top of page
  • Writer's pictureAdmin

Full transcript of Guam Del. James Moylan's congressional address

Delivered before the 37th Guam Legislature on July 1, 2024 at the Guam Congress Building in Hagata,

It is a great honor and privilege to speak to you from this historic chamber tonight as we reflect on the work of your Congressional Office over the past 18 months.

Before I continue tonight's address, I would like to express a few things. Governor Leon Guerrero, I want to thank you for your partnership. A congressional office is only as effective as its relationship with its state government, as it allows for better communication, which is crucial for improving the lives of our people.


Secondly, I would like to announce that the state of the island's relationship between Congress and the federal government is strong, it is healthy, and it is resurrected!

We are active, we are engaged, and most importantly, we are seeing results. 

Because at the end of the day, Results matter.  

Just a little more than 18 months ago, I began my term as your delegate to Congress, embarking on a new journey, with the intent of marking a

monumental and size-mic shift for our island, our nation, and our people. Considering where Guam's image was at the time, we also knew where we had to start from the ground up.


From day one we forged relationships, and shared Guam's story with Members and Committee staffers, from leadership down to freshmen, regardless of party affiliation. We brought the idea of "inafa maolek" to the nation's capital, at a time when it was greatly needed.


This value has guided my decision-making in Congress and I am happy to report to you, the people of Guam, about the monumental steps we have taken as a community toward improving our island for generations to come.


Our island has a long history and relationship with the U.S. military, and we are proud to have one of the highest enlistment rates and veterans per capita. Many of our island's  greatest  generation,  the  manamko,  are  proud veterans who have served our country with the highest levels of courage and honor.

Like myself, Sens. Joe San Agustin, Dwayne San Nicolas, Tom Fisher, and all

veterans, we answered the call to serve our nation in pursuit of a greater future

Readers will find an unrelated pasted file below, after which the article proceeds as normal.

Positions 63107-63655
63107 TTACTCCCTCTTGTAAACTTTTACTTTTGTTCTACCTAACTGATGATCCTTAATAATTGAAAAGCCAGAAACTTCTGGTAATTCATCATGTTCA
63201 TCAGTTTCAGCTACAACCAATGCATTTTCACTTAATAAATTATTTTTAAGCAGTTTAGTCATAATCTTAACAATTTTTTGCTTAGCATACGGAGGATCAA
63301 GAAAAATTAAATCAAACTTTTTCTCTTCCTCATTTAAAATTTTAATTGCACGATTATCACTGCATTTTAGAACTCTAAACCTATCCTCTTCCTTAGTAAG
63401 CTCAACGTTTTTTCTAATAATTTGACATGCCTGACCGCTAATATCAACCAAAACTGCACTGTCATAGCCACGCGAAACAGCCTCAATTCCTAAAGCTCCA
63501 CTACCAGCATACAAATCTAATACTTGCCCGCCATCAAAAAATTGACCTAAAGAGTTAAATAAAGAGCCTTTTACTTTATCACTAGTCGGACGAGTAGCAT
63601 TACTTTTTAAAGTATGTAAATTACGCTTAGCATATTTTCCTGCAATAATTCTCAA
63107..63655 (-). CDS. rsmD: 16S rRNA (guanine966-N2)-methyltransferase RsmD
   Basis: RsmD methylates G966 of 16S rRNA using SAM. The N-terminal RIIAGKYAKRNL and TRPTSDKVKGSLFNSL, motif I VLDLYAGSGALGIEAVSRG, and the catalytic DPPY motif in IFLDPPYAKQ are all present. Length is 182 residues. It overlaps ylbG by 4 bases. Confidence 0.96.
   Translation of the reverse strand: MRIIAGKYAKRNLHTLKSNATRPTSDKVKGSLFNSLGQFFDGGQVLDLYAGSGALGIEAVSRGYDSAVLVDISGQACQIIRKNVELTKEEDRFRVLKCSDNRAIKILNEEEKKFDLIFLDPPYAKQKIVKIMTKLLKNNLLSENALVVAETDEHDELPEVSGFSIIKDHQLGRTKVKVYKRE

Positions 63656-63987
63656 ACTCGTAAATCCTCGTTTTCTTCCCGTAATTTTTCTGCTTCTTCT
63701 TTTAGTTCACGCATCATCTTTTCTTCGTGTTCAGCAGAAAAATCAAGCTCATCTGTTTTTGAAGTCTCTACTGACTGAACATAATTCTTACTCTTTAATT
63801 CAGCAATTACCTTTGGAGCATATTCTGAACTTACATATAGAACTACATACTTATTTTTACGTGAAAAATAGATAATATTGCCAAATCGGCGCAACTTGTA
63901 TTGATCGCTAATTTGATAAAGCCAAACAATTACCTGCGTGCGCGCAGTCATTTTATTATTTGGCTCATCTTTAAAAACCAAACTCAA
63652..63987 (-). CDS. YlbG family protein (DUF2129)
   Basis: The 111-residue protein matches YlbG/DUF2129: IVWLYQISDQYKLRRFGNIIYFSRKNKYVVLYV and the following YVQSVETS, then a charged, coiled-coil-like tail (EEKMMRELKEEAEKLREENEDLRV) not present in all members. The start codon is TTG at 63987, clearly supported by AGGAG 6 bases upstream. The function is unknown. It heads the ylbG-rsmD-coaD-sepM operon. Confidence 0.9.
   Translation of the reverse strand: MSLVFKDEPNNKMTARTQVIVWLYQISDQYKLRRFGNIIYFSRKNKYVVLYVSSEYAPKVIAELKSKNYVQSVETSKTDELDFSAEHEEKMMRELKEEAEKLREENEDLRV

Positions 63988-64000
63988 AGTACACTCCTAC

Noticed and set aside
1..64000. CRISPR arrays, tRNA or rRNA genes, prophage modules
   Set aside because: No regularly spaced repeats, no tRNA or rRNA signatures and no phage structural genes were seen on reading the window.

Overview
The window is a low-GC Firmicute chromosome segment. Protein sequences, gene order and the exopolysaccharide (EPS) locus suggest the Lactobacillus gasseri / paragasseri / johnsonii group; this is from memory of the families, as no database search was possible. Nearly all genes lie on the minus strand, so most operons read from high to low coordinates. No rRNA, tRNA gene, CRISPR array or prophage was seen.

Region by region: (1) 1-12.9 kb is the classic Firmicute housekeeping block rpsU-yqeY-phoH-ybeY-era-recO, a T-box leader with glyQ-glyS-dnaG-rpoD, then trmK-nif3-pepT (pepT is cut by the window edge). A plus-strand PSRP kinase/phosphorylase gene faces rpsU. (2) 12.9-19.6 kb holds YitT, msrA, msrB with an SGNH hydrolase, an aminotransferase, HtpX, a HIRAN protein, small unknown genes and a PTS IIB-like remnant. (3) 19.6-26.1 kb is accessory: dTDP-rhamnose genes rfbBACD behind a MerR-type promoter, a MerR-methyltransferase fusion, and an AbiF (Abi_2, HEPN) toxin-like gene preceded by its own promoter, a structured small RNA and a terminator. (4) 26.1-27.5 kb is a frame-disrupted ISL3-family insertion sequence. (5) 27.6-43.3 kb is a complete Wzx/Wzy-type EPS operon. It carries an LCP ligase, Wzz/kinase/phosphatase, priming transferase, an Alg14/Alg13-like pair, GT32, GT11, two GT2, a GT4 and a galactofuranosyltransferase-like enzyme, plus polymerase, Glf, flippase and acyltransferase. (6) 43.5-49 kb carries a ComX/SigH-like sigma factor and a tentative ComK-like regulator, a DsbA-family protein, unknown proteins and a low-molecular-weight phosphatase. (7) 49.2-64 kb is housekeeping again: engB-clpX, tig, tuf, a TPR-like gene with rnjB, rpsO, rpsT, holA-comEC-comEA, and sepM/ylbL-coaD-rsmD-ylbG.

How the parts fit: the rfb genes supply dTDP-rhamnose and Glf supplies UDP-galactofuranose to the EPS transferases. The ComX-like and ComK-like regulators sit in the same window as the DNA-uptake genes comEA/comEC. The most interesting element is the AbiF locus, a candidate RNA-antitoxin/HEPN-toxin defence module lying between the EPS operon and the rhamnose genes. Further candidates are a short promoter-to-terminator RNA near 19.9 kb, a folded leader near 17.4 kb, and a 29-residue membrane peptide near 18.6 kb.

for all who call Guam and the United States home.


As a society, we must treat our veterans with the dignity and respect they deserve. Senators San Agustin, San Nicolas, and Fisher, thank you for your service.


Immediately after swearing in, my office was aggressive in sending reminders 

to the Department of Veterans Affairs to request them to activate the Veterans

 Advisory Committee for the Territories and Freely Associated States. Why? Because this committee would have immediate access to the Secretary of the VA, and the concerns of our veterans could be personally hand-carried to his front door.

After six months, I am happy to report that of the several nominees we submitted to represent Guam on this commission, that two individuals were selected.


First, there is Vice Speaker Tina Muna Barnes, who has served honorably in the Guam Legislature for nine terms and has a long tenure of service for the people of Guam. She is also the spouse of the late Jake Barnes, a veteran who could not receive critical medical care in Guam, for which he deserved.

Also, Mr. Vince Borja, a decorated soldier, and one who volunteers his time to help his fellow brothers and sisters in the process to ensure they don't lose out on veteran's benefits.


Vice Speaker Barnes, and Vince, thank you for accepting the call to action, and thank you for advocating for our veterans. I look forward to continuing to work with you


Our veterans deserve no less than the care any veteran receives across the nation.

This is why we requested the Chairman of the House Veterans Affairs Committee, Congressman Mike Bost to visit Guam, so he and senior staff could truly understand the issues our veterans face, including the issues at the Community Based Outpatient Center, or CBOC.


Their trip resulted in a strongly worded letter to the Department of Veterans Affairs, which clearly reiterated that we meant business.

Since then, we have brought together and are working closely with the Department of Veterans Affairs, the VA Pacific Islands Health Care System

 and the Region 21 office of the Veterans Integrated Systems Network, to address avenues to improve the care and services which our veterans deserve right here on the island.